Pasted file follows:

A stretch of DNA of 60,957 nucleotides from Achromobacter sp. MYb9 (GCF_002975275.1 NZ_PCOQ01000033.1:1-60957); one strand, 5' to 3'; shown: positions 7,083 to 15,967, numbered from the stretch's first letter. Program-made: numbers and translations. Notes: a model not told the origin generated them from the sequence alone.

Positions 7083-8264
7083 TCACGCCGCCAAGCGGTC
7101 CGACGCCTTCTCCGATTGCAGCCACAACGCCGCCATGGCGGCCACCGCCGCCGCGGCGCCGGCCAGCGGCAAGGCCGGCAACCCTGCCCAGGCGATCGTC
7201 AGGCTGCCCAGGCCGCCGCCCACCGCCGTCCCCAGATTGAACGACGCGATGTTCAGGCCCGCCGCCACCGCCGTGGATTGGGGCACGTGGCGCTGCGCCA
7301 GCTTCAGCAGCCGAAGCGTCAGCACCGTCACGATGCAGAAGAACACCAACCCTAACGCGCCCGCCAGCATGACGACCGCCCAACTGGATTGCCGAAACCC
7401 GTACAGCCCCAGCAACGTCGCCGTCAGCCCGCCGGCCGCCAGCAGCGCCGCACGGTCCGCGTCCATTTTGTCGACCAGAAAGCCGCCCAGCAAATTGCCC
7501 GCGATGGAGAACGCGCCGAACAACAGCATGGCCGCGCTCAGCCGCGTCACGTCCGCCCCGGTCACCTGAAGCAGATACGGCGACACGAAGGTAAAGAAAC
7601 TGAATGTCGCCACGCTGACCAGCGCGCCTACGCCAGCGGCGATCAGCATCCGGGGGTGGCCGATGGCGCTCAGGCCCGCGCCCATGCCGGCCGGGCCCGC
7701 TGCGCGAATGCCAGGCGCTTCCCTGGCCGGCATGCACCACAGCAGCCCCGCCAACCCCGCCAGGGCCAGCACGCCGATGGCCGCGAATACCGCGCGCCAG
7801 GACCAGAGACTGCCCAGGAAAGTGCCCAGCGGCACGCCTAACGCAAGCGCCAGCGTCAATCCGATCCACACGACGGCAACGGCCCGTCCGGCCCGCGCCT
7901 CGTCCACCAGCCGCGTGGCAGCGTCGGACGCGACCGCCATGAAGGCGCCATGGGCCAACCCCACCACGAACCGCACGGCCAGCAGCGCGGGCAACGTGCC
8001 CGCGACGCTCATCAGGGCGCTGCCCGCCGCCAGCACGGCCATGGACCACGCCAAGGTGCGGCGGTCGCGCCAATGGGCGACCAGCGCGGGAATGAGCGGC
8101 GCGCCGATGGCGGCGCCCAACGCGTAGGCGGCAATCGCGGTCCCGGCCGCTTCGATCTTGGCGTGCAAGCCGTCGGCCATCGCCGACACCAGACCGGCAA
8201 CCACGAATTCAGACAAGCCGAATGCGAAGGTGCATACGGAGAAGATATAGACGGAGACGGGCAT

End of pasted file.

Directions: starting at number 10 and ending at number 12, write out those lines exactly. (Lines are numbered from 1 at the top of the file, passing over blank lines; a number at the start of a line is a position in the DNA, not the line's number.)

7701 TGCGCGAATGCCAGGCGCTTCCCTGGCCGGCATGCACCACAGCAGCCCCGCCAACCCCGCCAGGGCCAGCACGCCGATGGCCGCGAATACCGCGCGCCAG
7801 GACCAGAGACTGCCCAGGAAAGTGCCCAGCGGCACGCCTAACGCAAGCGCCAGCGTCAATCCGATCCACACGACGGCAACGGCCCGTCCGGCCCGCGCCT
7901 CGTCCACCAGCCGCGTGGCAGCGTCGGACGCGACCGCCATGAAGGCGCCATGGGCCAACCCCACCACGAACCGCACGGCCAGCAGCGCGGGCAACGTGCC